One of the most vital tools in a salesperson’s wheelhouse is being able to cold email. This process is an absolute must but is quite often seen as daunting to those in sales.
There are two reasons for this intimidation: firstly, not having any kind of rapport with someone before reaching out to pitch a sale is literally like flying blind through rocky terrain. You don’t know what the person’s response will be and they could shut you down faster than asking the popular kid to prom. But this can be overcome with a steady heart and a strong resolve.
The second issue, however, is a bit more of a technical problem; how do you get the emails of the people you want to pitch to? You could, in theory, find the person on social media and reach out there (assuming the person you want to find has social media) but this informal approach lacks professionalism. A well-worded business email is the best way to make a strong impression.
With that in mind, here is a list of 10 free ways to get someone’s email:
To start our list we’re going to start with the most obvious answer. It’s. Truly surprising how much information can be gathered by simply typing in what we need into a Google search bar.
Simply write the person’s name you are trying to contact and the word “email” or “contact” and see what comes up. You may find exactly what you need right from the get-go.
Go to the Source
Get a bit more specific and head to the company website of the contact you’re looking for. Many company websites will feature a “contact us” or a directory you can look through. See if your person is somewhere on the website itself.
Some Educated Guessing
You go to the company website and your person isn’t there; unfortunate, but a very real possibility. However, on the website, there is a contact email for someone else in the company very clearly following a simple format: first name, period, last name @companyname.com.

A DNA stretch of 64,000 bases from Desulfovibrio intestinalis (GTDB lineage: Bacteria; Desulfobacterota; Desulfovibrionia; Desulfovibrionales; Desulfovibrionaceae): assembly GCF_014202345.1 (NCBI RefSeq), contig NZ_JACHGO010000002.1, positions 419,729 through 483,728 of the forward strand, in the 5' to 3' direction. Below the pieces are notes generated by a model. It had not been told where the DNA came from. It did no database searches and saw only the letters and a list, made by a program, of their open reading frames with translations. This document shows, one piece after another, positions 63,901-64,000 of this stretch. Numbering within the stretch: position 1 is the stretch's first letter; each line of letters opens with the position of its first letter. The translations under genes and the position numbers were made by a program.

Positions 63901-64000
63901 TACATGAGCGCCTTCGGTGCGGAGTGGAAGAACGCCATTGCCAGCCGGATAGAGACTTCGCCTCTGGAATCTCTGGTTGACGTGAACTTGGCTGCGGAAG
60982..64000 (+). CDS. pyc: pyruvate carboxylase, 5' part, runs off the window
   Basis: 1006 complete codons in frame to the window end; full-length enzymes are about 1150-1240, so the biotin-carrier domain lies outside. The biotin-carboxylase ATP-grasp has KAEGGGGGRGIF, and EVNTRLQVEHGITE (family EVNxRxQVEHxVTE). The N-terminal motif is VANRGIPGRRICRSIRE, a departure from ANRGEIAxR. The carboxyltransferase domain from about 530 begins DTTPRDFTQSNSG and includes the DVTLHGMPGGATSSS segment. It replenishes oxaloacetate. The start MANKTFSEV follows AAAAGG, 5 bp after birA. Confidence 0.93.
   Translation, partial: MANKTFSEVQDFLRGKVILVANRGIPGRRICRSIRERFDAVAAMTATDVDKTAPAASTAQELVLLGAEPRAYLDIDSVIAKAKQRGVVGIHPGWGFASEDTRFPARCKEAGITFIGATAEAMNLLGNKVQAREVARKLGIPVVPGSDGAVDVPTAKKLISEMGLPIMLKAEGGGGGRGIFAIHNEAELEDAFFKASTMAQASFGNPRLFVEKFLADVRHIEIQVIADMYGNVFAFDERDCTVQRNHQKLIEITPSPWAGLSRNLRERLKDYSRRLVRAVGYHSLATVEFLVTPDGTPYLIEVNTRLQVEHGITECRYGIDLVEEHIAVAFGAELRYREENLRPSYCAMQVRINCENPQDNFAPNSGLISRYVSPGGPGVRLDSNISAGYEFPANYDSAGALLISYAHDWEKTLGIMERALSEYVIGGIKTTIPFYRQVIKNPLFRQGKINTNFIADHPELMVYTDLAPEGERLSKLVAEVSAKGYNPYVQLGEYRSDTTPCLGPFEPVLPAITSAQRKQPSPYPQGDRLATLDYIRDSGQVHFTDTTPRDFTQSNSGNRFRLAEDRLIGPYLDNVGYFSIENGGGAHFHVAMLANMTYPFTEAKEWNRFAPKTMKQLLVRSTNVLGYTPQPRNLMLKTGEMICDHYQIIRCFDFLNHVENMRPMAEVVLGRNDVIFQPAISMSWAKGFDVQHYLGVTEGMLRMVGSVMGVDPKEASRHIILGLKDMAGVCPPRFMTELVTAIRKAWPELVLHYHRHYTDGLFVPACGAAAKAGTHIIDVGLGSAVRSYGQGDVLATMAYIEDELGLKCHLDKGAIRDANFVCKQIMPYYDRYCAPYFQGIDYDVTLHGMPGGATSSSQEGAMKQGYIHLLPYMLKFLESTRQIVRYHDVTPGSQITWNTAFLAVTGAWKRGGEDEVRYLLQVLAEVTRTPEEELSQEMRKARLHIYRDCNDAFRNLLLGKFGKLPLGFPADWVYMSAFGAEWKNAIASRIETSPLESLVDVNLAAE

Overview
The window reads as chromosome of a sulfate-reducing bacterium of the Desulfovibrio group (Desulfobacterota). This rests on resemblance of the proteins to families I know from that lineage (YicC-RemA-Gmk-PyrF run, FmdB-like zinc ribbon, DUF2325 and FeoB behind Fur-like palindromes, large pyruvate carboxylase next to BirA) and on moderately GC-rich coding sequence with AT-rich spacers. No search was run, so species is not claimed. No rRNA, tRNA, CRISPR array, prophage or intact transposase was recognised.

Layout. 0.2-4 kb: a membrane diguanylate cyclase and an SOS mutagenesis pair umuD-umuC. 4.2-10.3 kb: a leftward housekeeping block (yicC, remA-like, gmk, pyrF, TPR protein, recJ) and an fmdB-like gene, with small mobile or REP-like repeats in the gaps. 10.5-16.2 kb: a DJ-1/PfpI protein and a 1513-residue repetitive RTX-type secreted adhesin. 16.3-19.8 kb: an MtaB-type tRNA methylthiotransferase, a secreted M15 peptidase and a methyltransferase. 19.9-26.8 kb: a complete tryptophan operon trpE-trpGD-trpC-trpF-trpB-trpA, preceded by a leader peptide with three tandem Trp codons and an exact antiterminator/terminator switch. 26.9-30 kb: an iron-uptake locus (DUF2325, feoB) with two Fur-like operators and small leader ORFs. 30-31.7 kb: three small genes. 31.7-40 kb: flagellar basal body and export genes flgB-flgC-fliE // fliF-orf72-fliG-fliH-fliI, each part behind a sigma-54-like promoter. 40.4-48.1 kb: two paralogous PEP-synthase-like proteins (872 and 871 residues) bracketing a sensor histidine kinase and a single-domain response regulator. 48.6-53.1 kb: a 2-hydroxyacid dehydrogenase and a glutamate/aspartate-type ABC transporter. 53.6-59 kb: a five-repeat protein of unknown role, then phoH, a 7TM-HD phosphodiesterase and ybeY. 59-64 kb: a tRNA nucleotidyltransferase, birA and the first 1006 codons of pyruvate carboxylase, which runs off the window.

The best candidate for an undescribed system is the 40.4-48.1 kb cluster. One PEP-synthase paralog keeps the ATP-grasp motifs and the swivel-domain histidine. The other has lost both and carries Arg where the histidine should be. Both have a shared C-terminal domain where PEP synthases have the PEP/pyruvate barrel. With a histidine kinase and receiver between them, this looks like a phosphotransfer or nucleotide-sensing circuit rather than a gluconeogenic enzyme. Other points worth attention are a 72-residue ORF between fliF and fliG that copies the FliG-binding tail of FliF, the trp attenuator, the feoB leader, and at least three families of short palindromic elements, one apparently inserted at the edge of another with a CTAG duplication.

This is the information we can work with.
If we have the name of the person we are looking for, we can apply that information to this standard company email formula and (hopefully) get to whom we’re looking for. Keep in mind the information you are sharing over your introductory email, as your guess is still just a guess at this point.
If the contact has a common first or last name, there is a chance you may be sending your email to the first John Smith at the company, rather than the one you are looking for. There is a chance the accidental recipient may forward your email along to where it should be going, so be sure to always be courteous and kind in your email interactions.
Use an Email Finding Tool
This choice toes the line with “free” as it usually involves a free trial for software that like should cost money. This is very much the case with the tool we use called Closely. Closely is a comprehensive software that covers much more than just email searching: linkedin email extractor, automate LinkedIn connections, data export tool, and others. It can generate leads and serves as an entire sales automation platform.
Even in its free trial, Closely can use one of its 50 free searches to find your person by simply typing the name of whom you wish to find.
Closely is simply perfect for completing the everyday mundane tasks of salespeople. It turns your workflow into a breeze! Check out how you can easily generate hundreds of leads from LinkedIn completely on autopilot.
They also have useful sales tips and hacks here.
Find an Admin on the Inside